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Jacob Wrey Mould (1825-86) was one of a number of English architects who emigrated to the US in the 19th century, though he was unusual in having personal reasons to leave the country.

In London in 1841, Mould was apprenticed to Owen Jones, an architect best known as an authority on coloured decoration, who designed the colour scheme of the Great Exhibition building in 1851 and in 1856 published the influential Grammar of Ornament. Wanting more varied architectural experience, Mould joined the office of Lewis Vulliamy (1791-1871), and worked on the designs for R.S. Holford’s palatial Dorchester House (built 1853) in Park Lane. His passion for music and friendship with musicians led him to translate many opera libretti. (Mould’s description of himself as “hell on colour” and “sweet on song”—the title of this new biographical and architectural study—refers to his great interest in music.) He married, but got a shock when his wife’s sister turned up with her little niece. Who the child’s father was never emerged, but relations between Mould and his abusive wife became so fraught that he decided to emigrate, despite Jones’s warning that “the Americans will wring you out like a wet rag, then drop you like a hot potato”.

In 1852 Mould and his mother arrived in New York, welcomed by his uncle. He put forward a scheme for the decoration of the New York Crystal Palace, which was not accepted, but in 1853 he received an important commission for a new church for a Unitarian congregation moving north in Manhattan. In the Romanesque style, with a dome, it was remarkable for its alternating stripes of cream Normandy stone and red Philadelphia stone. It became known as “the Church of the Holy Zebra” (a taunt later levelled at Keble College, Oxford). Francis Kowsky gives an authoritative account of this striking building. Sadly its tall tower remained unbuilt, the congregation moved out in 1929 and the church was destroyed by fire in 1931. Mould later built several other churches, most of which have gone, but the grand First Presbyterian church at Bath, New York, survives, as do the charming little timber Unitarian Church at Yonkers and the pretty Episcopal church at Lake Luzerne, both also in New York State. His domestic work has also largely disappeared, though the Trinity Chapel Schoolhouse in New York is an effective piece of urban Gothic.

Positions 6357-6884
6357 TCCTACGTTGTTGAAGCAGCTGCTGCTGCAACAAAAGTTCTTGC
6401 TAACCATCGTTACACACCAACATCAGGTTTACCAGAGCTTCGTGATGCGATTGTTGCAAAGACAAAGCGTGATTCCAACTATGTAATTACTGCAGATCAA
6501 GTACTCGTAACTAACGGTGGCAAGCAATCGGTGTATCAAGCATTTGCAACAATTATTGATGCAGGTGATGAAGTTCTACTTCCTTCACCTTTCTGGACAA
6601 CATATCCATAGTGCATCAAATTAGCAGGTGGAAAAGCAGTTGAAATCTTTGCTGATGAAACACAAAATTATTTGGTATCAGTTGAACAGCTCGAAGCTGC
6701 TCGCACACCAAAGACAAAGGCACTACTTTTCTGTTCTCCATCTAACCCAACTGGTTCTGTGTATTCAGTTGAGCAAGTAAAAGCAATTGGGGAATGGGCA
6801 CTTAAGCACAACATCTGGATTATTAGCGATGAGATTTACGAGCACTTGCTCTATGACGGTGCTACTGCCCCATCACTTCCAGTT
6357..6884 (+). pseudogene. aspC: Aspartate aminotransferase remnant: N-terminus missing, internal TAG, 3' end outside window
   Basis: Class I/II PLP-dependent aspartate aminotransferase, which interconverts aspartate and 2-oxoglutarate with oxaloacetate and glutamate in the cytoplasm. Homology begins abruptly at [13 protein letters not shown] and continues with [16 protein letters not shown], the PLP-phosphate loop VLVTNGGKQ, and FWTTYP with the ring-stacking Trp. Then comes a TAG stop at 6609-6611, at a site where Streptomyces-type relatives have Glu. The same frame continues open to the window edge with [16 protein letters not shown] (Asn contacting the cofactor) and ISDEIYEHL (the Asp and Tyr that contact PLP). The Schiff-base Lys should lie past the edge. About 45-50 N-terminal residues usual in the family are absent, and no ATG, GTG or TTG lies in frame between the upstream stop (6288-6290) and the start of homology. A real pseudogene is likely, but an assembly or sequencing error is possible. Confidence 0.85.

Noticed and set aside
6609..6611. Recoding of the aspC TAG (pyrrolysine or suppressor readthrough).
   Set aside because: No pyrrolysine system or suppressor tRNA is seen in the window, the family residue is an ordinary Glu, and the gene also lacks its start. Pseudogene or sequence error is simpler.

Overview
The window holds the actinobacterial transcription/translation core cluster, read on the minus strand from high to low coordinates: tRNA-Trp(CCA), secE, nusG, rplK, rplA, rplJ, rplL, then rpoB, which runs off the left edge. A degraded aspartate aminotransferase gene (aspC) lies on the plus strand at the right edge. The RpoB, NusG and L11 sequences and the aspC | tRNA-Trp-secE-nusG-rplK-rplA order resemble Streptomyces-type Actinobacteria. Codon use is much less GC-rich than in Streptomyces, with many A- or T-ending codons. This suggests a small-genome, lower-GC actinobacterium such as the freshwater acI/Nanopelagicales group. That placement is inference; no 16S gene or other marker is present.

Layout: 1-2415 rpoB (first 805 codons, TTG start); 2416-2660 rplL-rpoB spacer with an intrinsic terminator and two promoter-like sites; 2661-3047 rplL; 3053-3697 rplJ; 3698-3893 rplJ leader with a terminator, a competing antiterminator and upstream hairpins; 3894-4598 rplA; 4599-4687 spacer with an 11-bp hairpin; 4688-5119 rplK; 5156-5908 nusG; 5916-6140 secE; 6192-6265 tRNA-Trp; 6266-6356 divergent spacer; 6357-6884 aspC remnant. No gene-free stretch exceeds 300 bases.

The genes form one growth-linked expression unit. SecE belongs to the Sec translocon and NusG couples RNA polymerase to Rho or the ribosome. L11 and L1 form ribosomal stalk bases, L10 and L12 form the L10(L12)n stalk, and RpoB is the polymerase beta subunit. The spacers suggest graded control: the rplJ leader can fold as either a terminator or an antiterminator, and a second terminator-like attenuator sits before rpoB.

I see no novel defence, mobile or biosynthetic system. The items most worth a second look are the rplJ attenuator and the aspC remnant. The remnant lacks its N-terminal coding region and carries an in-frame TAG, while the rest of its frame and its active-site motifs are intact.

However, his work in Central Park is rightly emphasised by Kowsky, who has benefited from access to the detailed research undertaken by the late Lucille Gordon, a Central Park docent. Mould’s input was mostly done in collaboration with Calvert Vaux and Frederick Law Olmsted, and principally concerned the decoration of Bethesda Terrace, with the Angel Fountain, the richly carved piers, and above all the remarkable polychrome decoration of the “arcade”. Here he showed himself a true disciple of Jones. He made a considerable number of other designs for the park, some of which remained unexecuted.

A Peruvian interlude

In 1860 Mould married again, but in 1866 his first wife arrived in New York and began proceedings for divorce. Mould was ordered to pay alimony, which worsened his already calamitous financial situation. Furthermore, several of his acquaintances refused to believe that he was really married to his new partner and ostracised him.

There was a curious interlude in Mould’s career when he spent four years (1875-79) in Peru, working in the Office of Public Works under the patronage of the crooked railway entrepreneur Henry Meiggs. He was well paid, which had not been the case in New York, but his only substantial architectural work was the large Casa Dubois in Lima. Meiggs’s death in 1877 led to his decision to return to New York.

Mould died in 1886, having achieved less than he might have done. Even so, he well deserves Kowsky’s careful and perceptive account of his life and works. As the author of books on Vaux and on Olmsted, Vaux and the Buffalo Park System, as well as a biography of Frederick Clarke Withers (another architect who emigrated from Britain to New York), Kowsky is qualified for his subject.

• Francis R. Kowsky with Lucille Gordon, Hell on Color, Sweet on Song: Jacob Wrey Mould and the Artful Beauty of Central Park, Fordham University Press, 304pp, 120 colour and b/w illustrations, $39.95, published

30 May

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